Binding at 2 or 3 shillings; no murder to report this week; cows derail Burnham train

Nov 08, 2019

Nov. 10, 1831

The Book-Bindery, directly under the office of the Republican Journal, recently owned by Mr. Cook Kimball, has been purchased by the subscriber, and fitted up in good style.—Mr. Edward Fenno, an experienced Binder, has been employed to take charge of the establishment, and any work appertaining to the business, will be done promptly, and in any style that may be desired. Gentlemen wishing to have their Libraries repaired are invited to send in their books. Most families have Magazines, Sermons, and other Pamphlets, and files of Newspapers, Periodicals, &c. which are worth preserving and which they can have bound into snug, neat volumes, at 2 or 3 shillings per volume. Any orders left with Mr. Fenno at the Binders, or with the subscriber at the Belfast Bookstore, will be immediately attended to. N. P. Hawes.

Nov. 11, 1875

We haven’t a murder in Maine to report this week. The nearest we can come to it is the case of the man who put arsenic in his neighbor’s well—an interesting variation from the recent chopping and shooting experiences. If the next murderously inclined citizen will only adopt the Guy Fawkes idea, and blow up his victim’s house with a barrel of powder, and so on, we shall have a succession of new sensations, and a variety of reading that will make the paper interesting.

The agreement of the dry goods dealers to close their stores at six o’clock has blown up, and they have gone back to the old status. The arrangement released about forty persons from needless evening work, and ought to have been sustained.

Quite a serious accident happened on the Belfast Railroad Thursday of last week. As the morning train to Burnham was turning a curve near Holmes’ Mills, some five miles from this city, they ran into two cows which were upon the rails and threw the train from the track. The engine, tender, baggage and one flat car were thrown off, but the passenger car kept the iron. The passengers were greatly shaken up, as the train was going nearly twenty miles an hour, but no one was hurt. The engine plowed itself into the earth sufficiently to save it from falling on to its side, and remained in that position. The engineer and fireman remained in the cab, being unable to jump from their machine for the want of time. The rails and sleepers for some distance were town up and thrown out of place. Word was sent to this city, and the spare engine went up to the scene of the disaster, and brought the passengers to town. A wrecking train was sent for which soon arrived and went to work. At this juncture the Railroad Commissioners, on a tour of inspection, arrived. They left their car upon the rail beyond the wrecked train and came into the city. In the afternoon the passengers were placed upon the Commissioners’ train and taken to Burnham. The road was repaired in season for the night train to make its regular time. The engine was considerably damaged and was sent to Waterville for repairs. The cattle upon the track belonged to Mr. Homes at City Point.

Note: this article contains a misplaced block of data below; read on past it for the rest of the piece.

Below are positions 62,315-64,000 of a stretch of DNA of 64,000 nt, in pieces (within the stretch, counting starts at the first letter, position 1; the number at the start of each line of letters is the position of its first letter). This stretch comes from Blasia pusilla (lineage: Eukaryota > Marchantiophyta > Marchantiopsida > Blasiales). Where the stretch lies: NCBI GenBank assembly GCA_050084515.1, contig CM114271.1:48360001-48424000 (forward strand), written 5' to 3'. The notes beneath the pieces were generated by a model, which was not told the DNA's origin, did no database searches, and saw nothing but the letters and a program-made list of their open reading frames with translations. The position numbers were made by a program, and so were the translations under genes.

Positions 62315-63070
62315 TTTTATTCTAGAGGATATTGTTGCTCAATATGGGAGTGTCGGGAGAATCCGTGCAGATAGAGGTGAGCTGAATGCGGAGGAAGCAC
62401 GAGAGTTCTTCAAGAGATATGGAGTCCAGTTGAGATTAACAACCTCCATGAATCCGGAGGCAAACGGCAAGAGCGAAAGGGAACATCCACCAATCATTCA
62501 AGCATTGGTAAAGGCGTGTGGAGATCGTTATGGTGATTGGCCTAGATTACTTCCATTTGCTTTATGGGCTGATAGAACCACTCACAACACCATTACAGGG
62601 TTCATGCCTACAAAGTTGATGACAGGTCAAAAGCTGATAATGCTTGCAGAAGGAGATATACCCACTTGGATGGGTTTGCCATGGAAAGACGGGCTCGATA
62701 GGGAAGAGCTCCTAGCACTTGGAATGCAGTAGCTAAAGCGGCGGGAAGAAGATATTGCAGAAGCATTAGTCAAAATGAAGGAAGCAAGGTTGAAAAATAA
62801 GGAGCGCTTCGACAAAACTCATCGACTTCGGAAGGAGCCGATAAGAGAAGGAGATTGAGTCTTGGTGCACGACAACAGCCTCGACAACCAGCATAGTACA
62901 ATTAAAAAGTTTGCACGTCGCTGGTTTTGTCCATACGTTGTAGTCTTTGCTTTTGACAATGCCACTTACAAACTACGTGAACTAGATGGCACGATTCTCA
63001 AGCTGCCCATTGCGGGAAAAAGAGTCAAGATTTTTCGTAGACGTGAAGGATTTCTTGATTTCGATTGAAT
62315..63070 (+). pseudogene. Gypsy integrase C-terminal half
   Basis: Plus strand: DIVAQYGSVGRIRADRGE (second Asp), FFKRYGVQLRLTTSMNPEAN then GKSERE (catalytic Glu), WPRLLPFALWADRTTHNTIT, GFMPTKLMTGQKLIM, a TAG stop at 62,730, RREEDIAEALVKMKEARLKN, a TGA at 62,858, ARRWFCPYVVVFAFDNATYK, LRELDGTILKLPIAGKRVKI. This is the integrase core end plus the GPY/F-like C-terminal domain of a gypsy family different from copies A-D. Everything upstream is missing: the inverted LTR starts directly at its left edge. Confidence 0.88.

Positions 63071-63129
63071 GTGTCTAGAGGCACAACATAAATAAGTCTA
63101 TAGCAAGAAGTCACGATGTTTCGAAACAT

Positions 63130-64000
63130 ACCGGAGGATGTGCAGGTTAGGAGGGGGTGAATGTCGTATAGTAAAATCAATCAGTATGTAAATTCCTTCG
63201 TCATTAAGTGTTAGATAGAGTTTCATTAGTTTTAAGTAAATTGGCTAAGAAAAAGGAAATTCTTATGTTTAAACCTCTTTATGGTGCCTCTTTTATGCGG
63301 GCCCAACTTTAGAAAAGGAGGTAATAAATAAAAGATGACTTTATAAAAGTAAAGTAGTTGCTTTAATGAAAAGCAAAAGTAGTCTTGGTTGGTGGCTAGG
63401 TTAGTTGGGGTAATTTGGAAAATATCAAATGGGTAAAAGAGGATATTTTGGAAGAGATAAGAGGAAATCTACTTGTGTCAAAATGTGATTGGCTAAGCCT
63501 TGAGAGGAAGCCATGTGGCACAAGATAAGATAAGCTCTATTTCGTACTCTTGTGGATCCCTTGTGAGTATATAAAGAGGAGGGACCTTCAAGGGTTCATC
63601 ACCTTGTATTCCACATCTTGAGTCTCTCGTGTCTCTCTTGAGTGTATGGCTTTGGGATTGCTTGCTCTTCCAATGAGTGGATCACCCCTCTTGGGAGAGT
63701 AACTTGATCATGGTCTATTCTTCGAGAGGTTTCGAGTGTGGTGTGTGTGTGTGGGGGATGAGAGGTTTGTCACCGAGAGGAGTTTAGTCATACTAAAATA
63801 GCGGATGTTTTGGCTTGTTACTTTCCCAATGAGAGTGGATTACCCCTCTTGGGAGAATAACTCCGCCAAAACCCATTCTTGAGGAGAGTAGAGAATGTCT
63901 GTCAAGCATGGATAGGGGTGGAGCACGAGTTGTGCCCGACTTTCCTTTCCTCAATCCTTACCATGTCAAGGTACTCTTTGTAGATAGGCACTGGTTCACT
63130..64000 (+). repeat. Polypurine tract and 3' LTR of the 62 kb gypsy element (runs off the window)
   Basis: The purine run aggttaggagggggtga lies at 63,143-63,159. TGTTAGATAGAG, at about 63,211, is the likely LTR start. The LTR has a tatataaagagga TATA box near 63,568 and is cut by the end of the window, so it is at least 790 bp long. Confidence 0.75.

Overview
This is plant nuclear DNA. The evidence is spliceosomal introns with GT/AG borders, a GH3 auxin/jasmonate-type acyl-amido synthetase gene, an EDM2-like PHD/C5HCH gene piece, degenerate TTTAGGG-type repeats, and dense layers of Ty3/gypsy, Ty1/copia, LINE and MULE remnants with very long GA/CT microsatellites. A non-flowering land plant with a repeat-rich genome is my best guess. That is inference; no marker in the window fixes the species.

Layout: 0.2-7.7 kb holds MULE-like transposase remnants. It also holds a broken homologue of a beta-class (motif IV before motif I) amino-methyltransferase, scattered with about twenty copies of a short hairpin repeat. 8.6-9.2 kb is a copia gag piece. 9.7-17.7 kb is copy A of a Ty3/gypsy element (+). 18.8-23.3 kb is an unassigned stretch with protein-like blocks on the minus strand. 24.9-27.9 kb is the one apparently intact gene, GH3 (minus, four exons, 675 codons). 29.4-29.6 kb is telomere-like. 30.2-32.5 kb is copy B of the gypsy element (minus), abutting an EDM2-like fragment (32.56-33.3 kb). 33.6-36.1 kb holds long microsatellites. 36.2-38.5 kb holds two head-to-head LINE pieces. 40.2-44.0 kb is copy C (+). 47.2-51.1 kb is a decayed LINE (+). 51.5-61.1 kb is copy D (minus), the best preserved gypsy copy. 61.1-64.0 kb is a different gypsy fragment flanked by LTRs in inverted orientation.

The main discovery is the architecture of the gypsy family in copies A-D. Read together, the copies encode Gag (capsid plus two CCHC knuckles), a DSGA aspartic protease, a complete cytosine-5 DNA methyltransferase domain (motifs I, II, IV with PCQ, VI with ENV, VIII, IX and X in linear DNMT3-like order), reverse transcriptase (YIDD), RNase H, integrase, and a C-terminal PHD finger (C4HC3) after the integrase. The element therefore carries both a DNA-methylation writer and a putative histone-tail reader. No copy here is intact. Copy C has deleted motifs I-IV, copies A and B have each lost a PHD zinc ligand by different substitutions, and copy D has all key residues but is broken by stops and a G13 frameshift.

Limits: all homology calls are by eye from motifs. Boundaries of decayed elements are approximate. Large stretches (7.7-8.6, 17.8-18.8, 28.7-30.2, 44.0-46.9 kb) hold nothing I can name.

Nov. 8, 1883

A saloon in this city hangs out a red light, evenings — a most appropriate signal, as a red light signifies danger.

Compiled from archival holdings by Sharon Pietryka, Reference & Special Collections Librarian at Belfast Free Library.

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